It didn't surprise me. She had kicked me out of the house for being 5 minutes late for curfew. Then 5 days later asked me to move back in because my younger brothers missed me. When I had turned to her for comfort when my boyfriend of 18 months dumped me, she said, "Well, now you can date a nice Mormon boy.", then went to bed. No hug or comfort. And now she was punishing my brothers for my personal decision.

Walking home from church that Sunday, I started to realize how much perfection was expected in Mormonism. God made us with imperfections, why would He punish us for them? He made us with the ability to rationalize and think, why would He punish us for using said abilities? By the time my brothers and I got home, my testimony was shattered. My mother never comforted me or supported me through trials, pain and tribulations. Her love felt conditional. The bishop, who was supposed to be there to mind God's flock had totally ignored me for over a 1/3 of my repentance process. My mother and father were divorced at the time, so my father was absent and distant.

How could a God that loved His creations, His children, be absent as well? I felt ashamed for doubting God's love. But that walk home, with only my own reasoning in my head started a snowball that would continue to roll until 10 years later, when I walked away from Mormonism, then finally Theism altogether.

I attended church from that point on with my closest friend. We went to a singles ward. We stayed for sacrament meeting (which I never partook of the bread and water), then left to break the Sabbath by eating at a local restaurant called Islands. It became our tradition. It was honestly the only reason why I went to church for the next year, to hang out with her, talking about life and sharing some of the best hamburgers around.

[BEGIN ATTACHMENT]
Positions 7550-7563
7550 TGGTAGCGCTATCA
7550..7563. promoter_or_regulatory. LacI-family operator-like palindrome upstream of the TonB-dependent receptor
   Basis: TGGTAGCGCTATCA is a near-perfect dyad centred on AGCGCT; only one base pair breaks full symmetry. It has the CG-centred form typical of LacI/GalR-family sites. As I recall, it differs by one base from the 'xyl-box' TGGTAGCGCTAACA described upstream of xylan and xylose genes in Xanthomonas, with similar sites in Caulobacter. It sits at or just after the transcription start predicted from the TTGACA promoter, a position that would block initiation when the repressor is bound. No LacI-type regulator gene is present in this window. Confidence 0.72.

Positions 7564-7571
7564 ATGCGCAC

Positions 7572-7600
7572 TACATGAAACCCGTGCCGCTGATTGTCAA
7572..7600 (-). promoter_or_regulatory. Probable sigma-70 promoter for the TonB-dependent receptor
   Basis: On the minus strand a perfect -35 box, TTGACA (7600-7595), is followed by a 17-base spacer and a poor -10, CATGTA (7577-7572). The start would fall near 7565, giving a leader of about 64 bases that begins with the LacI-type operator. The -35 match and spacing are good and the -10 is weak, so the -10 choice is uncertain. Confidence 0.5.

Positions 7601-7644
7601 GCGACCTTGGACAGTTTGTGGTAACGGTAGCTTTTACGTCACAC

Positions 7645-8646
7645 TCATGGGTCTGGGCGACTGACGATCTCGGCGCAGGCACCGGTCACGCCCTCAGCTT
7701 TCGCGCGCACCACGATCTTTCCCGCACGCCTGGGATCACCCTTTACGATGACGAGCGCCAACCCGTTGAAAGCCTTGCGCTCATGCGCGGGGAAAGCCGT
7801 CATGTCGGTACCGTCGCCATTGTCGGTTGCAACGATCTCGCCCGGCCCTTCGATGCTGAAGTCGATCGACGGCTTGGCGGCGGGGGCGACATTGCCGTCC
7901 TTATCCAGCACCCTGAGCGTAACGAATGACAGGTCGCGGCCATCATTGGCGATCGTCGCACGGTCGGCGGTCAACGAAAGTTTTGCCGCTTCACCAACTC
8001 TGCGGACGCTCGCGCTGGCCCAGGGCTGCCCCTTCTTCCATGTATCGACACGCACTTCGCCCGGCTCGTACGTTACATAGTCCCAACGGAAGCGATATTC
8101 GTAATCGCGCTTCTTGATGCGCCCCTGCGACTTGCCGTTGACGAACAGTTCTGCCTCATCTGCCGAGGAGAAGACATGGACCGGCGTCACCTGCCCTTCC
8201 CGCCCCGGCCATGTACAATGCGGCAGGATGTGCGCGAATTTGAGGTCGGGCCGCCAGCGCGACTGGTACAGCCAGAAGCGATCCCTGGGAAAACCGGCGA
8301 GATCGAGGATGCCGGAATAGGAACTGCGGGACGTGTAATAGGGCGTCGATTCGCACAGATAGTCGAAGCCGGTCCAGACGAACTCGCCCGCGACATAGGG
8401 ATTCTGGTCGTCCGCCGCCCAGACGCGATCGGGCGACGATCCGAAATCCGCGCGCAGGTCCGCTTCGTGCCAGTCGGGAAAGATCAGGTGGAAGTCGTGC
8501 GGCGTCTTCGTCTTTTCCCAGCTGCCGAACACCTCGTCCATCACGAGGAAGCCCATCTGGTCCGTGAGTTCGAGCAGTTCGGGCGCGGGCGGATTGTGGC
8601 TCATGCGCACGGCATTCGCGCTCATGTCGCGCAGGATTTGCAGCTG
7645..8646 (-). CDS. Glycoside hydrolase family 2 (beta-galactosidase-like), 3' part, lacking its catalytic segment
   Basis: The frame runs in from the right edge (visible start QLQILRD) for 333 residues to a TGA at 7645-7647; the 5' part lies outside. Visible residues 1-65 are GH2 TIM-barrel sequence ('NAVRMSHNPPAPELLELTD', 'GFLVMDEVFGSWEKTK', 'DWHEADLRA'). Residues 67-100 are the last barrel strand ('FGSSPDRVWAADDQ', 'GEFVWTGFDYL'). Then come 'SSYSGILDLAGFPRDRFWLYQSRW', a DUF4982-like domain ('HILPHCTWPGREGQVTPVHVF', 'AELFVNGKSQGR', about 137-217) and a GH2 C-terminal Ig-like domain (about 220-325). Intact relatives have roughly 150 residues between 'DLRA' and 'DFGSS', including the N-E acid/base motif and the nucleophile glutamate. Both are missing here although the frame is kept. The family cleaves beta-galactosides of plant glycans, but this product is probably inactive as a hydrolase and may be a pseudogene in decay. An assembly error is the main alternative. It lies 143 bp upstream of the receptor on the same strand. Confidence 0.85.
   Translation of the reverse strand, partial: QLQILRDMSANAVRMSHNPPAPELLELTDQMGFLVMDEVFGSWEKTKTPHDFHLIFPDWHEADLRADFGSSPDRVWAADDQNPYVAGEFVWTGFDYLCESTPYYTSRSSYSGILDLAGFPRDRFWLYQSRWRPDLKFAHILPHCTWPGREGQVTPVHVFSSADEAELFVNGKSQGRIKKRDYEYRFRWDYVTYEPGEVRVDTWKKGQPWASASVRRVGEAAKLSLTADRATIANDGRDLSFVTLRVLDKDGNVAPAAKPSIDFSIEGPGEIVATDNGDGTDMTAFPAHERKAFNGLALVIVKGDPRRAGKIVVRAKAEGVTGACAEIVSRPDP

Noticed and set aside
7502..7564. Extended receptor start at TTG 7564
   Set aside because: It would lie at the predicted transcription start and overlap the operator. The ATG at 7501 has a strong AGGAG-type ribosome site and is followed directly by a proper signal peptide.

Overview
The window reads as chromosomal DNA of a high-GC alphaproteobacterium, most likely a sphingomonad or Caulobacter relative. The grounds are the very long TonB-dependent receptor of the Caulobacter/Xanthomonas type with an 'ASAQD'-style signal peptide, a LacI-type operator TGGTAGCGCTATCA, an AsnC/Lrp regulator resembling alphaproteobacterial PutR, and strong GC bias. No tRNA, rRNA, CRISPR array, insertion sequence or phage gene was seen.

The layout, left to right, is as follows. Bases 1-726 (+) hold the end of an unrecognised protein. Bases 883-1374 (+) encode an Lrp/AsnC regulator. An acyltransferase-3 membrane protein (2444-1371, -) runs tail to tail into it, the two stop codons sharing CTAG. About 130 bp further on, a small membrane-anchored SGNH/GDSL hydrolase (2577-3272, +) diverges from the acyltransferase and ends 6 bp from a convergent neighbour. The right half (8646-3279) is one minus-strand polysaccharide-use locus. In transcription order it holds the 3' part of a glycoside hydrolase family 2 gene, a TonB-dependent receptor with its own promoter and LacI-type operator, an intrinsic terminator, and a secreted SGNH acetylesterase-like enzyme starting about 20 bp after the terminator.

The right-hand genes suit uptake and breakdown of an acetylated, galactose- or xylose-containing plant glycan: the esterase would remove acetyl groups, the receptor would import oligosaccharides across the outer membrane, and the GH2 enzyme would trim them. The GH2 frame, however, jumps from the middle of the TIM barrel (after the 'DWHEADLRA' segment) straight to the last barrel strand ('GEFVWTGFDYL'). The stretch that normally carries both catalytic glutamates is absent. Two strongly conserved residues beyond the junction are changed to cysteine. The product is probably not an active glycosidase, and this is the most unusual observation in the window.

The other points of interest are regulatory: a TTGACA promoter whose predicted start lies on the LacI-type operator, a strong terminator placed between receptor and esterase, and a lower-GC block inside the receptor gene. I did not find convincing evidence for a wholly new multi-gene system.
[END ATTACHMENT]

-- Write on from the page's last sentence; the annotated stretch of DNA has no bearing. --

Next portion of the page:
Then my mother kicked me out for being an evil spirit and bad influence on my brothers and I moved to Georgia.
(The picture is my mother and I outside church one random Sunday in the mid-late 80's.)


Anonymous said...

Thanks for sharing your story. I hope I can blog post my own some day.

Cheyenne said...

Hi Leilani, I found your blog through Friendly Atheist, and I really relate to your story. I have a lot of parallels--close to the same age, 2 small kids, deconverted in the last year (huge paradigm shift for me), in a religious mom's group, and although I wasn't LDS, I've been married into a LDS family for a decade now, so I'm very familiar with it. (Also, oddly enough, my first name is spelled differently on my birth certificate.) I really look forward to reading your future posts.

Isabel DAngelo said...

I'm not american, I'm not white (I'm brown) and I do not have a beautiful picture like this one. ( you and your mom ) I just have nightmares with a woman who gave me birth.
She had taken actions for me to know how much she disliked me, since I was 3 years old, and I remember every one of them.
How much religion had affected this ?
I've tried suicide, my older brother had tried suicide... just for run away from the things she wanted us to do. But the God I don't believe, seems to want us both alive and bored. I whish I could forget that, but when I read your story... it came like a baseball on my head.

Jody M said...

'Her love felt conditional.' This line really hit home as I have been thinking a lot about my parents and my relationship. That is perfect.

Not/never was Mormon, and I really don't know several of the terms you used in your first post. Reading with interest, thank you! I dropped Christianity...oh, gosh, 20 years ago? I was a teen. It never really made sense, but I *had* to go to church as a choice...

Smorg said...

I'm a never-mo, so to speak, tho investigated the Mormon church a bit after running into a couple of sister misshies. I thought the Mormons pretty nice (actually a bit excessively so as to be rather unnatural), but from all I observed the conditionality of their 'love' bugged me to no end. :oP That, and their default belief that nobody can be as happy and content as the Mormons. I think that was what shook my mishies up the most, that I was both obviously happy and not a Mormon. They had a hard time dealing with it. :oP